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Letters to the editor

August 6, 2020 at 1:00 a.m.

State's senators should support HEROES act

For months, working families in Arkansas and across the nation have transformed their homes into makeshift classrooms, daycare centers and summer camps to cope with the covid-19 pandemic. Now as fall and the new school year approaches, we're rapidly approaching a new disaster: President Trump, Betsy DeVos and our governor are trying to reopen schools with no plan to keep our children or our teachers safe. Educators have already lost their lives to this cruel and indiscriminate virus. With a new school year just weeks away, we don't have much time, but there is a solution: the U.S. Senate must take up and pass the HEROES Act.

The importance of this House-passed legislation cannot be overstated. The bill would provide the necessary funding for K-12 education systems to safely prepare for reopening by providing essential sanitary supplies, proper protective equipment for school employees and students and more. Make no mistake: Everyone wants our children and grandchildren back in the classroom, in a safe classroom. And also make no mistake: Our senators, Boozman and Cotton, must support the HEROES Act. Our workers and our children deserve a safe and responsible school reopening plan, which the HEROES Act will deliver.

There is no room for a trial-and-error reopening of the schools like we did earlier with this pandemic -- the haste to reopen businesses only made the death count worse. We cannot repeat this failure where our children are concerned.

The Northwest Arkansas Central Labor Council urges our two senators to vote for the HEROES Act.

Walter Hinojosa

president, NWA Central Labor Council

Bella Vista

Defunding the police is good starting point

The city of Fayetteville's administrative rush to break ground on a "safety campus" in Ward 2 is cause for alarm. Whether the process of taking public comments was meant to exclude most working-class residents or not, the result is the same: Folks who would be most affected by the construction of a new police station and the expansion of policing were not able to log into the noon Zoom session to have their voices heard. Spectacular "community leaders" ill equipped to speak for the people gave the sad show an air of "public discourse" which it did not deserve (by the way, search for Guy Debord's "The Society of the Spectacle.").

Here is one way fascism takes root in administrative apparati: an in-group of "legitimate citizens" is defined over and against an out-group of "undesirables" and "criminals." The voices of the outcasts are made out to be unimportant. As for how a state produces outcasts, arrest and imprisonment are only the fastest ways. It is slower to introduce austerity measures that take funding out of underserved communities and channel it into the pockets of multi-millionaire supermarket magnates, poultry barons, and shipping tycoons – still, you will end up with impoverished wards where crime rates are higher, and the most profitable solution (the one least likely to offend the delicate sensibilities of magnates, barons, tycoons and aspirational millionaires) is to put a few million dollars into policing the area.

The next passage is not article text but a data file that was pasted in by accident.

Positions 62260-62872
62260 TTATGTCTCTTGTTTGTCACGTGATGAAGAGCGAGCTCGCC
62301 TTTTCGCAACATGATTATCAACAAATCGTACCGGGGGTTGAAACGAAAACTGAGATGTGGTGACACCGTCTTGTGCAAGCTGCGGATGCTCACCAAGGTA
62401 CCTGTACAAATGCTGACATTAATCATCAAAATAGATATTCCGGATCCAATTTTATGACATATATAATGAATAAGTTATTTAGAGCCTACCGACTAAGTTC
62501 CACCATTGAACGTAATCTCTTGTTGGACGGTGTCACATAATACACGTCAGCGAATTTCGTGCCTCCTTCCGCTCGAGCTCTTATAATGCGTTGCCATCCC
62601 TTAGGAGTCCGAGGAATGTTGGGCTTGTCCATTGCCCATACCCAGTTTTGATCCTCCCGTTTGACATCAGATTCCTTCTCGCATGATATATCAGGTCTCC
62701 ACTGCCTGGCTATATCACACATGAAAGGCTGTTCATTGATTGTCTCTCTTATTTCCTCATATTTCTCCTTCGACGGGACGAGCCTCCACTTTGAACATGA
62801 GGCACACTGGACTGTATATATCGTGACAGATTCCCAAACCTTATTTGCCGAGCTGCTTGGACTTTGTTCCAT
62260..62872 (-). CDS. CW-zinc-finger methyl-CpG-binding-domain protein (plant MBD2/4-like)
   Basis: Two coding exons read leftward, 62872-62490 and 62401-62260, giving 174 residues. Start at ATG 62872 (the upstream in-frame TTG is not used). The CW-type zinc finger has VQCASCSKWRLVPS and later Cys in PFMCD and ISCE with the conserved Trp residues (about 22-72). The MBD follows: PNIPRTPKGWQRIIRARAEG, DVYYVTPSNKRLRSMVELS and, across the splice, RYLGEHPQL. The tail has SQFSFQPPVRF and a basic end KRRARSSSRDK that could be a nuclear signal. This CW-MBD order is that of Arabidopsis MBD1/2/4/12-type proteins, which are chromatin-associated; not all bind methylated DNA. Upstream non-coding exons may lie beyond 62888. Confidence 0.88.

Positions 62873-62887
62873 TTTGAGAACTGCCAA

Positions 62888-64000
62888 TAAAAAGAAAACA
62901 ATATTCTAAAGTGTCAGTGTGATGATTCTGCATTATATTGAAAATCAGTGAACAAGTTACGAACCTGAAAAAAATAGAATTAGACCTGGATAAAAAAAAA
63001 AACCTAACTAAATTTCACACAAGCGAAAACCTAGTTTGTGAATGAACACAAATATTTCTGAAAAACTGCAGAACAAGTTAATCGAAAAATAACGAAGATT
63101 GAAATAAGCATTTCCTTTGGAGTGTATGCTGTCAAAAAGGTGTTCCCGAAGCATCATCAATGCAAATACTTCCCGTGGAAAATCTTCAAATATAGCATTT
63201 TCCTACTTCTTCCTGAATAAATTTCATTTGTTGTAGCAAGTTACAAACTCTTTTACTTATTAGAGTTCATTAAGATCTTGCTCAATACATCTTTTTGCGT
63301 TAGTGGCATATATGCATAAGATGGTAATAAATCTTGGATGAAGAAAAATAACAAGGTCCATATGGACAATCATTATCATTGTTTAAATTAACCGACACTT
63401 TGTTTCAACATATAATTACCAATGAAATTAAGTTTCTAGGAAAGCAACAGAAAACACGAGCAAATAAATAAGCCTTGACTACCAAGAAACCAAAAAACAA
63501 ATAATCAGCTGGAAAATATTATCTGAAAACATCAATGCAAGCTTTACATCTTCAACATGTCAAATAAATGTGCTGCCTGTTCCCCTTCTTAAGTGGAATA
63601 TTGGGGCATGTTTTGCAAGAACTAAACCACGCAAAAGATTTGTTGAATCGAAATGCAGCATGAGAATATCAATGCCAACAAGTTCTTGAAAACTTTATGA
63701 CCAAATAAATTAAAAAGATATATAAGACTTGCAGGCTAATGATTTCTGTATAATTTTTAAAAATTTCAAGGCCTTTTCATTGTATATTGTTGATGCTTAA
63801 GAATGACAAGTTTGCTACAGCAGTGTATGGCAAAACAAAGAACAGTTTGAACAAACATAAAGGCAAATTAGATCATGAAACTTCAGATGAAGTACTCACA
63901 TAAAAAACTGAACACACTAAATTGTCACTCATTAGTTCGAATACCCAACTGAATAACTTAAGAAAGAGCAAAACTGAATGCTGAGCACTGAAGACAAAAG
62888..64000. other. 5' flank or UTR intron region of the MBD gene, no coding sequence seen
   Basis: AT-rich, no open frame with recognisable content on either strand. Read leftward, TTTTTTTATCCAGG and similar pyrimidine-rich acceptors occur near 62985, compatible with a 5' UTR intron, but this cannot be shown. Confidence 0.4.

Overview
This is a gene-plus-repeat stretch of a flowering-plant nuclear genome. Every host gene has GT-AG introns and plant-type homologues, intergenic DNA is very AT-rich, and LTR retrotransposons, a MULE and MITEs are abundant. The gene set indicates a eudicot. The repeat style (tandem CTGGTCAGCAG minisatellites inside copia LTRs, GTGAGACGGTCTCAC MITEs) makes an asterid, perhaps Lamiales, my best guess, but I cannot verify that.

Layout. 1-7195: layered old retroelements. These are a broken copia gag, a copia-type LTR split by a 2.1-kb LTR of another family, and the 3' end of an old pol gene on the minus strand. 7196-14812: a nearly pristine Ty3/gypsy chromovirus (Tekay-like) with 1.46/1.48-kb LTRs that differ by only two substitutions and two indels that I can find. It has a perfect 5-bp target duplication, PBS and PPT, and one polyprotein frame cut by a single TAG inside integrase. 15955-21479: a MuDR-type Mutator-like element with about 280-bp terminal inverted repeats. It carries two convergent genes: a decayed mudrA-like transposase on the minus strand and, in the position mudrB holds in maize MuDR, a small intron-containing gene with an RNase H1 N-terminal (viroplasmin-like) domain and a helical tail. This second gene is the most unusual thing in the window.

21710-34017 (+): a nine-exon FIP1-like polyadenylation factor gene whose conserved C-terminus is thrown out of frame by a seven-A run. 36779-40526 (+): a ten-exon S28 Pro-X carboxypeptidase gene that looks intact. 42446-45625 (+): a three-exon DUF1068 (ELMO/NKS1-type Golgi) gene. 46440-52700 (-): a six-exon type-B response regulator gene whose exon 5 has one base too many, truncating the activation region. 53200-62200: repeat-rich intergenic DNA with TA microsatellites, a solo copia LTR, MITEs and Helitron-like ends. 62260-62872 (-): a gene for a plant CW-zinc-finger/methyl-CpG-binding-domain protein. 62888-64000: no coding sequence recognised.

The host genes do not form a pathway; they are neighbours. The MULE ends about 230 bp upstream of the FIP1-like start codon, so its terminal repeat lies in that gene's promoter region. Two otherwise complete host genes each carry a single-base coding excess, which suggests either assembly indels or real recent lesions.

Poverty produces crime. Crime produces outcasts. Outcast lives don't get to matter, according to the state and its media. This is the long game of voter suppression, segregation, income inequality and fascist capitalism. It is happening here and has been for too long.

There is no single way to stop it, but here is one good starting point: Defund the police! Re-fund poor communities!

Liam McMahon

Prairie Grove

Will columnist write about GOP's failings?

I am looking forward to the article that Dana D. Kelley writes about the Republican governors who have, for political purposes, allowed their states to abandon all good health practices and allowed covid-19 to spread throughout and maim and kill thousands of our citizens. He was very quick to criticize Democrat mayors for many ills without evidence, including all of their policies, unemployment, poverty and homelessness, which he did not mentioned in his article until the conclusion.

Here is a fact he cannot ignore: Nine of the top 10 leading states with the most covid-19 cases are in the South and are led by Republicans governors, including Gov. Hutchinson.

All reopened their economies too fast and are now reaping the whirlwind. They went against a Republican president's task force recommendations, and with Trump's encouragement, led their states to the condition they are in now with overwhelmed hospitals, and shortages of tests, PPE, ICUs and tens of thousands of hospitalizations.

I am definitely sure that if Republicans had lost the presidency in two out of the last five elections but had won the popular vote by 4 million to 5 million votes in those two elections, they would also be calling for a constitutional change in the Electoral College system, just as they did after FDR won four elections and later they amended the Constitution to allow a president to serve only two terms. You only think it's genius because a Republican won.

Lee Lewis



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